I went to an event where Olympia Dukakis was speaking, and she was talking about how she never really sat around waiting for Hollywood or anybody to knock on her door and give her the opportunities to play the big roles that she wanted to play. So, she started her own theater company in New Jersey, and she decided what were the big productions that they were going to put on. And that really spoke to me, it made me feel like ‘OK, I can totally take control of the stories I want to tell, and make it all happen.’ The woman had so much passion and conviction. She was beyond inspiring and I got high just from hearing her speak! Needless to say that before the event was even over I ran after Olympia to introduce myself and asked her for advice. I had no idea at the time how my life was about to change because of that one encounter.

Tell me how ‘Beneath the Olive Tree’ came about in the first place.

Well, I approached Olympia that night at the event and told her I had started writing, that I was taking writing classes, and that I wanted to find my voice as a storyteller, as a woman, as a Greek woman in particular, as an immigrant. We just hit it off, and that was the beginning of a very special friendship and mentorship.

What led me to my first directing job was Olympia handing me a book one evening as I was leaving her home; the book was called Greek Women in Resistance. This was the first time I was reading about Greek women fighting in the resistance movement during World War II against the Germans. Soon after the war was over these same women were being persecuted and accused of being Communists, enemies of the state.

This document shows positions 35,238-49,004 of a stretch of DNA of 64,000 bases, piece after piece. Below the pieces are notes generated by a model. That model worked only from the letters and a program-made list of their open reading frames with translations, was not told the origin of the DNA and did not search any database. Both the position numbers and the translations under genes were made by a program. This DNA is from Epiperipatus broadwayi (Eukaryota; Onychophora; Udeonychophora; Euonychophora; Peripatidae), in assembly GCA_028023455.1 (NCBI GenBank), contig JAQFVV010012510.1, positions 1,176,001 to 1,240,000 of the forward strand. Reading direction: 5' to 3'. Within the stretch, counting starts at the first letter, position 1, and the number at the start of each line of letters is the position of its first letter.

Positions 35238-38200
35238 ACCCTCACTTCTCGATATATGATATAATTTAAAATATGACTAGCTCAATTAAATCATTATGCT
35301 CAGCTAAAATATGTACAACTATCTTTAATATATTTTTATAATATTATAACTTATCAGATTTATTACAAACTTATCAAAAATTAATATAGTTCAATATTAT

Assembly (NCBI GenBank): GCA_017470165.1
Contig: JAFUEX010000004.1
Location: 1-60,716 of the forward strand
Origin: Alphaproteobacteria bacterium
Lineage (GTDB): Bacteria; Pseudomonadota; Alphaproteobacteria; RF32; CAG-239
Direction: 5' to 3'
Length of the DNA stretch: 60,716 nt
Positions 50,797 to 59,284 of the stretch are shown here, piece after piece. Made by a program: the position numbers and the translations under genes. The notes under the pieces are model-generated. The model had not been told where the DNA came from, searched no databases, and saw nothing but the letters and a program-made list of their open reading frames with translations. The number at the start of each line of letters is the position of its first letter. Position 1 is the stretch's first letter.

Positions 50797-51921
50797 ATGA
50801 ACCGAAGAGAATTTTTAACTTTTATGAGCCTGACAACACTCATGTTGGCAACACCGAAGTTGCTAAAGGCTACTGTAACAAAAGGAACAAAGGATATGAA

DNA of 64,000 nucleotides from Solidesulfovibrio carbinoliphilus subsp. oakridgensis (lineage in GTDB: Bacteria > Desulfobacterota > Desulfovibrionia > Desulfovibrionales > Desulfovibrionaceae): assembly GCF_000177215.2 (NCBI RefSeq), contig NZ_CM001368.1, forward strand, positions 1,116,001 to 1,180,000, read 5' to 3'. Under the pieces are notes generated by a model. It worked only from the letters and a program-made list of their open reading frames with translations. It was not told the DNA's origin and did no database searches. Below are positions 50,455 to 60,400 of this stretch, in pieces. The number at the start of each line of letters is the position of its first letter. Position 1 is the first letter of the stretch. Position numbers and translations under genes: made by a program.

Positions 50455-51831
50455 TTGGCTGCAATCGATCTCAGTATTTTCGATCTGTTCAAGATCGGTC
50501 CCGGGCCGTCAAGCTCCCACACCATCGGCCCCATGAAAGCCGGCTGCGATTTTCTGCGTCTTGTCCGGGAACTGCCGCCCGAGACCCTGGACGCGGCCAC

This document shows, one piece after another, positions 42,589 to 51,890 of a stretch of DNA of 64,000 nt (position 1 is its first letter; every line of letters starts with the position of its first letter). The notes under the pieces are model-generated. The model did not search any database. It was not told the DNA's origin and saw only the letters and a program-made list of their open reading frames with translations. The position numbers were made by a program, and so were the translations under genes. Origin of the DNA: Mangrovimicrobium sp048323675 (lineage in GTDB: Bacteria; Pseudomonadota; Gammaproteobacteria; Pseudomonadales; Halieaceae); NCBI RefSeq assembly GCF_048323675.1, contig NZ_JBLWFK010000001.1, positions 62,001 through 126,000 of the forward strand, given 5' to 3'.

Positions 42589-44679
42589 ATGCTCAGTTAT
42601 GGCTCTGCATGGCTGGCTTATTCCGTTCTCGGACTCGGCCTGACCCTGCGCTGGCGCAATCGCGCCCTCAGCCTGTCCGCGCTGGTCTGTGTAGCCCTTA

I was in quite a shock because I had grown up in Greece, went to school in Greece, and yet I knew nothing about the Greek Civil War and the stories of these women. I had no idea that Greek women who had fought in the Resistance were later persecuted by their own people, their own government. I became fascinated with this story and started doing research. At some point I didn’t go to sleep for three nights in a row, was completely taken by this story and couldn’t get away from the computer, reading everything I could find online about that period in Greece. That led me to go back to Greece to make my first documentary ‘Beneath the Olive Tree’ which Olympia executive produced and narrated.

And then you went on to direct a short fiction film and a series. Tell me about that.